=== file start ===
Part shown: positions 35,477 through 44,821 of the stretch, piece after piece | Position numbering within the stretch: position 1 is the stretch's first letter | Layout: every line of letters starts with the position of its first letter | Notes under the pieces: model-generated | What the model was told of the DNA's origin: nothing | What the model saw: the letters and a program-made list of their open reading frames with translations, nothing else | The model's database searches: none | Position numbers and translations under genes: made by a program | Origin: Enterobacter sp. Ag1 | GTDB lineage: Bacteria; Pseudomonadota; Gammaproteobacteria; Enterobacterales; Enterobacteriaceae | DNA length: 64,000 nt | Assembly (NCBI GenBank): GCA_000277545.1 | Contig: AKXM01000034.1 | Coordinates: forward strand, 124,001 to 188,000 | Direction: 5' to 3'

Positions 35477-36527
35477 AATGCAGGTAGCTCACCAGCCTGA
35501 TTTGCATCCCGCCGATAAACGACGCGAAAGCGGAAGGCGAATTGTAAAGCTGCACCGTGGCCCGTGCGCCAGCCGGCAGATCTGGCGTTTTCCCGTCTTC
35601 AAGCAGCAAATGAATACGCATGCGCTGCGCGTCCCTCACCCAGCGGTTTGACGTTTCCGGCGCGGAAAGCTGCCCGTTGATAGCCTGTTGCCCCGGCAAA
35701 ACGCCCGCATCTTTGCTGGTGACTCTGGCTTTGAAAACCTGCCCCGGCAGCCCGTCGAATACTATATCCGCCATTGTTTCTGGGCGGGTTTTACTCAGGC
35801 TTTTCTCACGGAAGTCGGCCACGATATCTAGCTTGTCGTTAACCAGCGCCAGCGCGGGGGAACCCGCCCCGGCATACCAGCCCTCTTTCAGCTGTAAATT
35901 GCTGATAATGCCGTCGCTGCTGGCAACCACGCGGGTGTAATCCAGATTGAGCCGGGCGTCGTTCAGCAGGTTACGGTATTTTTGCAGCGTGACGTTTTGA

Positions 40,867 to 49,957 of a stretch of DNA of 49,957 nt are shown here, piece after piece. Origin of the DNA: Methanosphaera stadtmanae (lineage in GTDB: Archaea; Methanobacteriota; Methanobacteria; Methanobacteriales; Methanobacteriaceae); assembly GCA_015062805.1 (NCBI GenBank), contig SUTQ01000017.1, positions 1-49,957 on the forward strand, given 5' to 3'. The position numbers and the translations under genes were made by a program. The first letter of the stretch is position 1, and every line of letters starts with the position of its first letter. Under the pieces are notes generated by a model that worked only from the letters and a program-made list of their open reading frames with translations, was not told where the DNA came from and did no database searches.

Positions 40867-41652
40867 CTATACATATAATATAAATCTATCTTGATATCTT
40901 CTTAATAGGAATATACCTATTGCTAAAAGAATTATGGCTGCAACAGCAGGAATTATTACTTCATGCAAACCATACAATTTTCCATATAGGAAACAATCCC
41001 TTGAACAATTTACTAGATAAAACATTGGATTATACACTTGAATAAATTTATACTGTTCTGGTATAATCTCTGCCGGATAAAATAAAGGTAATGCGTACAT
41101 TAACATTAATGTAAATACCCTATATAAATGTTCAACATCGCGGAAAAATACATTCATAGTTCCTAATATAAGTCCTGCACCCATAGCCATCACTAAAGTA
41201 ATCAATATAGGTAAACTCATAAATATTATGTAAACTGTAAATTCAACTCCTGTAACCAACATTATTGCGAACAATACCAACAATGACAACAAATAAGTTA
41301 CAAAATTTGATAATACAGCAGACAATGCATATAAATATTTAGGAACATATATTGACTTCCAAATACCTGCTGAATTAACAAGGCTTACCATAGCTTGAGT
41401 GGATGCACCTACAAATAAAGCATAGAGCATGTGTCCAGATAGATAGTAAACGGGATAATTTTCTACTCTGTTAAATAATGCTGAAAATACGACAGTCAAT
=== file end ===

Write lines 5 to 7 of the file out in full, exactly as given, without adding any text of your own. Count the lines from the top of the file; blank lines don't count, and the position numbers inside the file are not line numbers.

35601 AAGCAGCAAATGAATACGCATGCGCTGCGCGTCCCTCACCCAGCGGTTTGACGTTTCCGGCGCGGAAAGCTGCCCGTTGATAGCCTGTTGCCCCGGCAAA
35701 ACGCCCGCATCTTTGCTGGTGACTCTGGCTTTGAAAACCTGCCCCGGCAGCCCGTCGAATACTATATCCGCCATTGTTTCTGGGCGGGTTTTACTCAGGC
35801 TTTTCTCACGGAAGTCGGCCACGATATCTAGCTTGTCGTTAACCAGCGCCAGCGCGGGGGAACCCGCCCCGGCATACCAGCCCTCTTTCAGCTGTAAATT